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Old 14-12-2008, 04:30   #1
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Reduced apparent battery capacity after refill

Hi,

I have a bit of a problem and am looking for some input.

I recently topped up my 4 130Ah house lead-acid batteries with distilled water. Since I did this, the apparent capacity has taken a nose dive.

Before I added the water, the levels in each cell was above the plates. I filled all 24 cells taking just over a gallon of distilled water to do so. The batteries were close to be fully charged at the time but not full (as I have since been advised they should have been)

I did not measure specific gravity before the refill. I have since bought a hydrometer. Yesterday I used it to flush each cell. ie I sucked in some fluid and squirted it out to try and force some circulation with the denser electrolyte below. About 10 times per cell. Random measures of the specific gravity were in 114-115 range after the 'flush'.

Last night I ran my genset until the batteries were on float as viewed on my Linksys 1000 battery monitor. Measurements of the specific gravity at this point came in at around 117.5. Better but not consistent with a full charge.

Overnight I used 77.2 Ah and the voltage on the linksys measured 11.95V this morning. This is aweful compared to prefill behaviour.

I had filled the batteries up to the bottom of the inspection tube which is correct according to two separate folks here. I have also been told that overfilling can't actually harm the batteries.

The best explanation so far is that I need to take the batteries through several charge cycles to allow the fizzing and bubbling to thoroughly mix the liquid in the cells.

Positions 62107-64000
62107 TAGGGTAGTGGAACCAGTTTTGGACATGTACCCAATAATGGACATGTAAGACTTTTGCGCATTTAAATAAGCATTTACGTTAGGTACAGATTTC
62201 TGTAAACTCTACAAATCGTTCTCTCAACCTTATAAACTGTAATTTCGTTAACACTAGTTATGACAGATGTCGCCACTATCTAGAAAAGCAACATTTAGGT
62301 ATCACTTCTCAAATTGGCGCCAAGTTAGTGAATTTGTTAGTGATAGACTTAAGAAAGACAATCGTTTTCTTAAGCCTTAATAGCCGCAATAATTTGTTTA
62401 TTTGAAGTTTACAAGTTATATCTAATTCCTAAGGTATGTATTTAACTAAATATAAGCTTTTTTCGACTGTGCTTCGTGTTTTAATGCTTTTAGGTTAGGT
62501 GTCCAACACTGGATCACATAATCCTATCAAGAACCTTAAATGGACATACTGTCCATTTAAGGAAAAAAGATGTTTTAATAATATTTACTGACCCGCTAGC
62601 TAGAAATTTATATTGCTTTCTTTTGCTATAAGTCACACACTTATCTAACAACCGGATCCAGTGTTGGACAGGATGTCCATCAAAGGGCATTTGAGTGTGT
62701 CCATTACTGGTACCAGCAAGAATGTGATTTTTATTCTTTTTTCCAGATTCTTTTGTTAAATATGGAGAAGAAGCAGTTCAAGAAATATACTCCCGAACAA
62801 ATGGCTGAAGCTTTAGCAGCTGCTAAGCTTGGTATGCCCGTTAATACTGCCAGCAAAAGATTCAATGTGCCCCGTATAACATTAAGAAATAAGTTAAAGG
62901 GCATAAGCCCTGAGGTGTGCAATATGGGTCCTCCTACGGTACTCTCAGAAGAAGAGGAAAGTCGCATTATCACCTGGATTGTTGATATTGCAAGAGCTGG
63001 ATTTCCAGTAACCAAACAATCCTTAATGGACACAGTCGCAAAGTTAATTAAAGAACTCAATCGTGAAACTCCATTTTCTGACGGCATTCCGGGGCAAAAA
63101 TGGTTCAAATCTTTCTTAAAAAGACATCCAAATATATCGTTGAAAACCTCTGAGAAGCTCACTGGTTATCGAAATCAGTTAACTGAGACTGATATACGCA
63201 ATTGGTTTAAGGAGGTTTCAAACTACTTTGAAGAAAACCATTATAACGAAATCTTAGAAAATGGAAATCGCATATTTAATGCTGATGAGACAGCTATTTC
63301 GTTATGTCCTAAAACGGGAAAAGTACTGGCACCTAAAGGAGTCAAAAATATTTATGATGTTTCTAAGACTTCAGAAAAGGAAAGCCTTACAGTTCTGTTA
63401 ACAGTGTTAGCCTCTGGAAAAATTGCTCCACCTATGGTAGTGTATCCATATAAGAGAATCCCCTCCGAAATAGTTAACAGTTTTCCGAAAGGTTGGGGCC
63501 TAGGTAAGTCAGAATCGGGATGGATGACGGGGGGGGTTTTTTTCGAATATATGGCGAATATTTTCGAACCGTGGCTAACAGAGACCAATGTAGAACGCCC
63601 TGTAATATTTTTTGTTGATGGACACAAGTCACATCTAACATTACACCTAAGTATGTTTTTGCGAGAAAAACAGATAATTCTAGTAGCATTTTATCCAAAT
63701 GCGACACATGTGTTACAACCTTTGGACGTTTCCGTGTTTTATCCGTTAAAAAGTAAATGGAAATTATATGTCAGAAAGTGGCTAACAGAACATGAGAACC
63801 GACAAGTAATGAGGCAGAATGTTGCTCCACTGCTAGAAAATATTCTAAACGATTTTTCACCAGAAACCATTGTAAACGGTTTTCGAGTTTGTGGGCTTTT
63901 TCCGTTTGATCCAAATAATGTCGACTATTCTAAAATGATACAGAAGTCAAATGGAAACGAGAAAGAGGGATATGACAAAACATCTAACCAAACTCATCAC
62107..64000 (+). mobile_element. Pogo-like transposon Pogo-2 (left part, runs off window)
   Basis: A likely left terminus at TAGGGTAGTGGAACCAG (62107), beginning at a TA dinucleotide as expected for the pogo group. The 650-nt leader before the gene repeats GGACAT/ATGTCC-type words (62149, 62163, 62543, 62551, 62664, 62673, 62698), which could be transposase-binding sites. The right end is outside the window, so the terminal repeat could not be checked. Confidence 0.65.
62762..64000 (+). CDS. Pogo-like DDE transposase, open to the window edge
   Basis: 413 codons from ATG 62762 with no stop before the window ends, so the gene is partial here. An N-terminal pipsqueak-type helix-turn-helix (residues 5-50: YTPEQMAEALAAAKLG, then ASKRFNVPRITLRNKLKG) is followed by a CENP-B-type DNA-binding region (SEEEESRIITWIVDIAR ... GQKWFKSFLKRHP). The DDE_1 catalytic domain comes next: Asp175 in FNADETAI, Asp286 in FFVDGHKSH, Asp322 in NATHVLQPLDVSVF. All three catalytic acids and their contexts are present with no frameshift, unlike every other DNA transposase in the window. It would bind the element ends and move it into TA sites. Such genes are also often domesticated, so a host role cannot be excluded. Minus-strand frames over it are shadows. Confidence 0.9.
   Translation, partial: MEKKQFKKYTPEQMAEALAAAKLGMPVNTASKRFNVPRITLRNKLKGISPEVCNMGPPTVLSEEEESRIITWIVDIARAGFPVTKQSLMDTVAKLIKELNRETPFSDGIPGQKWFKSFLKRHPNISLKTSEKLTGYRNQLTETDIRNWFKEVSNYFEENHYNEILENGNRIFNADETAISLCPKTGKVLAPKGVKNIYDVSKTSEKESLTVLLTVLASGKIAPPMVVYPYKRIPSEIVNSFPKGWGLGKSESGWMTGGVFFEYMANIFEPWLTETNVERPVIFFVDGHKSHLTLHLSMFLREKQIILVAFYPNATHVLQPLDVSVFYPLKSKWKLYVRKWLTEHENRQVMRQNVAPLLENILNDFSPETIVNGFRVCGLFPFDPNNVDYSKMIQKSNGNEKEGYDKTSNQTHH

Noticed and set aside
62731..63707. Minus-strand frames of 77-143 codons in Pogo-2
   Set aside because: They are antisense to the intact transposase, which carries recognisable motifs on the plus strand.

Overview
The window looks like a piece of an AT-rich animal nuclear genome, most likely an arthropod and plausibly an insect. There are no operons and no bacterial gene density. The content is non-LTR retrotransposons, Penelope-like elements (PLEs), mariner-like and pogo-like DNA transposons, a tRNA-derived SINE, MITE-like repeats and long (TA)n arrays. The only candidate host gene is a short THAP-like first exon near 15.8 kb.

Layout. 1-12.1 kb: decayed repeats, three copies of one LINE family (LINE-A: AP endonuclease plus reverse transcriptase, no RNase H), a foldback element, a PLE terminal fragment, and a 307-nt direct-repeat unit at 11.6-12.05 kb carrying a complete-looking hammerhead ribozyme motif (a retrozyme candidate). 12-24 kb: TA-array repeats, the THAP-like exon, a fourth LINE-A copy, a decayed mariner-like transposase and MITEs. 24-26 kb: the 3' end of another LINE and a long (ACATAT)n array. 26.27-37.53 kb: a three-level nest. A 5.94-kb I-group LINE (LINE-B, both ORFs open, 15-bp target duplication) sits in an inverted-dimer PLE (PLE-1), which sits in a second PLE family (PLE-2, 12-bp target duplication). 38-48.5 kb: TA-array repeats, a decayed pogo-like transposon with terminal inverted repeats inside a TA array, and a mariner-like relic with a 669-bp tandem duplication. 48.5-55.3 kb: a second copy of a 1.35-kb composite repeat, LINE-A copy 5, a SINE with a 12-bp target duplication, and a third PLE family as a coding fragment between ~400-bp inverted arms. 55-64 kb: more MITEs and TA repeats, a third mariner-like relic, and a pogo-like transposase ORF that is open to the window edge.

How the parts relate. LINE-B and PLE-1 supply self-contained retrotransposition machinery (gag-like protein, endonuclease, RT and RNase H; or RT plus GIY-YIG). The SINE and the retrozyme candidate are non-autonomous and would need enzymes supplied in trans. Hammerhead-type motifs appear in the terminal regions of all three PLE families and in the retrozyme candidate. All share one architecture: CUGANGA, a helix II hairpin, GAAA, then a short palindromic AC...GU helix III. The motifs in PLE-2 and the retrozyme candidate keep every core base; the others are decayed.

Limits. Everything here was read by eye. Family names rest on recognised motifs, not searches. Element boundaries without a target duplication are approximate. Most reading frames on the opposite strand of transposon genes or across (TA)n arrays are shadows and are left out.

This may in fact be good advice but I want to know if there were other oppinions out there. In particular, advice on how I can reduce the time to restoring the capacity of the batteries.

Thanks in advance.
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Old 14-12-2008, 06:10   #2
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If you have a way to equalize the batteries, the gassing during equalization also helps to mix the electrolyte. Your problem sounds pretty unusual to me though, as I've added nearly a gallon to my 4 batteries this summer without seeing a problem.
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Old 14-12-2008, 07:02   #3
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How old are the batteries?
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Old 14-12-2008, 07:10   #4
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The batteries are about a year and a half old unless the manufacturer put older batteries on the boat. The concern is the delta between before the refill and after as the performance drop feels like I've gone down to one or two batteries out of four.